“As mayor, as a public official, you will often be situations where the heart goes out but your authority and what you want to do is confined,” Ganim said. “I won’t politicize this and won’t address it any further.”
Looking For Full Disclosure
Lamont got his own chance in the hot seat with the next questions, which concerned how the “second-chance society” Connecticut is pursuing relates to elections.
He was asked whether Ganim should have been allowed to receive public-financing to try to match some of the dollars Lamont is spending of his own money to run for governor. Lamont is opting out of the voluntary public-financing system so he can spend as much money as he wants; he has spent $10 million on previous losing campaigns. Ganim sought to qualify for matching public dollars under the Citizen Election Program. But a judge ruled that he couldn’t participate because he was convicted of a felony in a corruption case involving his earlier stint as mayor.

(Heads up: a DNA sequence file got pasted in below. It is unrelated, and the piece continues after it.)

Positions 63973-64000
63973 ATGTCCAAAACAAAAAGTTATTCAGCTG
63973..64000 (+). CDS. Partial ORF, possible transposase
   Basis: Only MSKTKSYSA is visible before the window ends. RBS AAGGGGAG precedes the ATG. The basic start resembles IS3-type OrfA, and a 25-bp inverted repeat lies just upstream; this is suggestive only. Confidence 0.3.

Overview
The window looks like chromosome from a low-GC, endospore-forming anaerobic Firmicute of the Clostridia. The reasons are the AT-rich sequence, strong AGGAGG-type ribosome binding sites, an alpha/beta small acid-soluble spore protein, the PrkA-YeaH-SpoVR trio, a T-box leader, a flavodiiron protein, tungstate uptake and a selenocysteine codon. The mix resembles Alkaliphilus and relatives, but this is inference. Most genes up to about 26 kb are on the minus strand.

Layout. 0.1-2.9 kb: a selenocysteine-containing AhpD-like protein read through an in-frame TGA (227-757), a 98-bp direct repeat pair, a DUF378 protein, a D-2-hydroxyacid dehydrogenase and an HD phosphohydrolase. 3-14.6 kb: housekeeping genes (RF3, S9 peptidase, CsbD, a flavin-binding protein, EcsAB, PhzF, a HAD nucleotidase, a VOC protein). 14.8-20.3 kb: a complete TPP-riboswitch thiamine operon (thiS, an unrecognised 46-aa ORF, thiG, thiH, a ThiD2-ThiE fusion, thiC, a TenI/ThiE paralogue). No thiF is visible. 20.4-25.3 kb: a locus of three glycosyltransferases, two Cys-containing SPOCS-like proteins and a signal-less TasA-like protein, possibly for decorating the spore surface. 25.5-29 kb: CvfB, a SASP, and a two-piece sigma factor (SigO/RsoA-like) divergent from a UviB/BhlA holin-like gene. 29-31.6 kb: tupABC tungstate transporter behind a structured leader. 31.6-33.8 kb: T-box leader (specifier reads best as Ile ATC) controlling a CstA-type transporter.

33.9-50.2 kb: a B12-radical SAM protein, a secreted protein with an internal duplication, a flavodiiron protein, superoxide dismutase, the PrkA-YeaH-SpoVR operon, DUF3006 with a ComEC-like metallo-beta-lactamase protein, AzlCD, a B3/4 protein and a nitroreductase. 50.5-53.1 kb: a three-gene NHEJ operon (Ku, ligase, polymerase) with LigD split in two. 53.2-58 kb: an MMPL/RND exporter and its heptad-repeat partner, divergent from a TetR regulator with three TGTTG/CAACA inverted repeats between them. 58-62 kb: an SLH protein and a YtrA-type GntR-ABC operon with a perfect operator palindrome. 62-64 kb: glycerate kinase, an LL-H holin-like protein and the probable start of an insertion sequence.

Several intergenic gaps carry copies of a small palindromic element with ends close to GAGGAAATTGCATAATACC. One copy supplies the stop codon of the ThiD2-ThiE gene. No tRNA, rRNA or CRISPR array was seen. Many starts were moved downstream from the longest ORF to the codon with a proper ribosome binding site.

“If you’re qualified to run for governor, you should qualify for public financing,” Lamont said.
“Whether you should be elected or not,” he added, “is another question.”
He said Ganim was given a second chance by the voters of Bridgeport and has the right to be mayor.
“You should complete your job in Bridgeport,” Lamont said.
He was then asked whether having been convicted of stealing money from taxpayers and then serving his time should disqualify Ganim from becoming governor.
“I think the laws of the state say if you serve your time you can run and you can serve,” Lamont responded.